I'm sure I'm not the first to try something like this, the topic has come up before on the reader posts section on BillJamesonline, but I thought I'd try and document the process from start to finish, provide an example, and compare the results to the published win shares.
The team I'll try this on is the greatest team in baseball history (at least measured by the joy they have provided to), the 2002 Angels.
Get the team WAR totals from Baseball-Reference.
WAR is wins above a baseline. That baseline, by definition, is a 48 win team. Most of the steps of WAR involve figuring out how a player compares to average - pitching, hitting, fielding, baserunning, etc. The you account for those 33 wins (81-48) with players getting a share based on their playing time. The 2002 Angels had 36.4 WAR from position players, and 18.4 from pitchers, a total of 55.
From WAR to Absolute Wins
This is an easy step. WAR is defined by baseball-reference as wins above approximately a 48 win baseline. Actually, it's .294, which comes out to 47.6 wins. So these wins need to be distributed to the players. Another thing we can do is adjust to get to actual wins - so that total wins for all players add up to the 99 wins the team actually recorded. You may not want to do this, there are reasonable arguments for and against. For this example, I will do it.
The Angels have 55 WAR, + 47.6 to distribute, a total of 102.6. Since they only won 99 games, I'll subtract 3.6 from this total. I'm left with 44 wins to distribute based on playing time. Baseball-reference tells us that by definition, WAR are split 59/41 between position players and pitchers, so I'll use this to split the 44 wins. In this case, 26 wins go to the hitters, and 18 to the pitchers.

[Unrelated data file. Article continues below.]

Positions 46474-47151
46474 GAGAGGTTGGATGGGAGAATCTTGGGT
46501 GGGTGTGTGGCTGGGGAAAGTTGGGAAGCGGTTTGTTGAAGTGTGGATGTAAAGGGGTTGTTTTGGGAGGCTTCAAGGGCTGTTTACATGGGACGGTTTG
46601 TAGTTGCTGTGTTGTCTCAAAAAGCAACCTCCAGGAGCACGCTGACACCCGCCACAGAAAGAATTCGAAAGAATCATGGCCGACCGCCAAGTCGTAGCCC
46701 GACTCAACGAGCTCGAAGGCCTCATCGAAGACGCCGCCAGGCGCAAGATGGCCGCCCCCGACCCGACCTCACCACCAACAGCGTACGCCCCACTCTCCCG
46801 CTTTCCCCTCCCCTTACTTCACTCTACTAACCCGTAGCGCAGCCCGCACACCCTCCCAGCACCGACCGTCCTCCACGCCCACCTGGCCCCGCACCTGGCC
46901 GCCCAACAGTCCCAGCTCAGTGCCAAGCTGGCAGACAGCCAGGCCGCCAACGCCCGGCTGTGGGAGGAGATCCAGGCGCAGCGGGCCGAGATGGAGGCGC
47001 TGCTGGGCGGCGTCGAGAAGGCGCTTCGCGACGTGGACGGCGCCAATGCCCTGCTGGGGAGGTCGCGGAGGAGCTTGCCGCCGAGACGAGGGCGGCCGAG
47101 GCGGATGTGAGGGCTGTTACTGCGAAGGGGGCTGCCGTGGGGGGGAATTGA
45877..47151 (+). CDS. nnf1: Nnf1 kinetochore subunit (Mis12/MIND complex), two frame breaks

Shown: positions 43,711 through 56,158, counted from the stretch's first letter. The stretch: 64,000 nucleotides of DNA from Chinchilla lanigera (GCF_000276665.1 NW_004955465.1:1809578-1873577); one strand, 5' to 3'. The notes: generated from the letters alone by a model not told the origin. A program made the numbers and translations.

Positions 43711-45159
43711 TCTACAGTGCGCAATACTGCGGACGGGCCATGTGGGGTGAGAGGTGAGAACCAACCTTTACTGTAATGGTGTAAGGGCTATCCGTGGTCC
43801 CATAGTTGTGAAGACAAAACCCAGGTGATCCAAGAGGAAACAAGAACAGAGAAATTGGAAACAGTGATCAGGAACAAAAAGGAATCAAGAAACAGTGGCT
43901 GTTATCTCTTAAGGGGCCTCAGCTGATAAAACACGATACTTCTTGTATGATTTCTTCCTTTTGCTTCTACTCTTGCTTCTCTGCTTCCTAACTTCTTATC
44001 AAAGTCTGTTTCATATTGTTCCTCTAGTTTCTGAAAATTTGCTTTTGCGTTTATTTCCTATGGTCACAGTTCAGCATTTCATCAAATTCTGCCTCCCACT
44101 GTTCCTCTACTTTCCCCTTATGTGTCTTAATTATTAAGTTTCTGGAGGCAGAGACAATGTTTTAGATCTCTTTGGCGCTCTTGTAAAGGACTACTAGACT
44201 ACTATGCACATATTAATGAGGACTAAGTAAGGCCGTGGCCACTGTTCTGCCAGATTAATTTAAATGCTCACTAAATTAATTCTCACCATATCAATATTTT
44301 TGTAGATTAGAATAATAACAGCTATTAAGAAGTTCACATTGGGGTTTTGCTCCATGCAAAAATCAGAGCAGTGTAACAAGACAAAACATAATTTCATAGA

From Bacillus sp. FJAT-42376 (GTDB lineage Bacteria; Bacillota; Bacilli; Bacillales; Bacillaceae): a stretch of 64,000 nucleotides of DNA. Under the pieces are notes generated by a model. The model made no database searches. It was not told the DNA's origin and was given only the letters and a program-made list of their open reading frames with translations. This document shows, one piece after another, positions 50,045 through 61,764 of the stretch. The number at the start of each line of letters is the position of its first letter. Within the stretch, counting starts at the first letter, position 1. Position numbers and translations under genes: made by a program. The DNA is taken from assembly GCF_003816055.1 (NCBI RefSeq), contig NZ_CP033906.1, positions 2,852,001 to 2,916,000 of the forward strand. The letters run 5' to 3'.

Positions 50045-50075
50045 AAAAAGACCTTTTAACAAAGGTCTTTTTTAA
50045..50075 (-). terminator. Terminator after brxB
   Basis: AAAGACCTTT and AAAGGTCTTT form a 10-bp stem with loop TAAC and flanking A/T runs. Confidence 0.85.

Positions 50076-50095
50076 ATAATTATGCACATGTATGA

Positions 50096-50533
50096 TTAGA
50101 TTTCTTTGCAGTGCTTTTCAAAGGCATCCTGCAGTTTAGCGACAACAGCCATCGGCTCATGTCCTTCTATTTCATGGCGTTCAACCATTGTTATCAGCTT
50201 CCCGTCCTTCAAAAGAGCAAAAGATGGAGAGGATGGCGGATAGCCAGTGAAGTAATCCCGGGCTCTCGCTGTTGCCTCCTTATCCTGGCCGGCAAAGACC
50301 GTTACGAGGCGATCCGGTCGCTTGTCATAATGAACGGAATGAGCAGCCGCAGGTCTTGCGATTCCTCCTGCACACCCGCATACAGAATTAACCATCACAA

The Angels had 6327 plate appearances, and pitched 1449 innings. So I need to distribute an extra win for every 243.7 plate appearances, and one for every 80.34 innings. Jarrod Washburn led the pitching staff with 4.5 WAR, he is now credited with 7.1 absolute wins. If you like, multiply by 3 to match with win shares, and he is at 21. Bill James credits Washburn with 18 Win Shares. David Eckstein, whose wife was apprenticed to Darth Vader in the Clone Wars, had 5.2 WAR. His 702 plate appearances move him up to 8.1 absolute wins, or 24 Win Shares. In Bill's system, Eckstein has 21.
Offensive and Defensive Win Shares
How to split the position player wins to offense and defense? This is a bit tricky. Let's say that we split wins 52/48, as Bill does, in favor of the defense. Pitchers are already getting 41%, so that means of the 59% going to position players, 48% is offense and 11% is defense. 81 wins X 11% is 8.9 wins, which need to be split among 8 fielder positions (the pitcher does not get fielding win shares). That's 1.1, or 11 runs per fielder. You might say that some positions (SS, C) have a greater defensive responsibility and should get more than this. True! We'll get there, and the position adjustment in WAR will be the path.
One problem with that, however, is that adding 11 runs to the position adjustment for the designated hitter (-15 per full season) means a DH will get negative defensive wins. I don't like that, the full-time DH who never takes the field should get zero, but I will accept it to preserve balance. What I decided to do is take the Rrep, which is usually around 22 for a full season, and multiply by .5. The Rrep is based on playing time, and I need to prorate this defensive number by playing time, so that works out. To this number I add both the the fielding runs (Rfield) and position adjustment (Rpos). For Darin Erstad, who rated as +39 fielding runs, this yields 54 defensive runs. For the team, the runs to wins conversion rate was 10.3, so Erstad ends up with 5.2 fielding wins. This method works out for the Angels, who used a DH except for a small handful of games in interleague play. Moving a portion of the Rrep into defensive runs should only be done for position players, just leave it where it is for pitchers.
Since we already have an absolute win total, subtract defensive wins from that total and what's left is offensive wins. In some cases, absolute wins can be negative.
In a total coincidence, both calculations end up with 109 pitching WS for the team. My method has 129 offense and 58 defense, Bill has 135 and 52. Here are the players, side by side:
This page was last modified 2/10/2021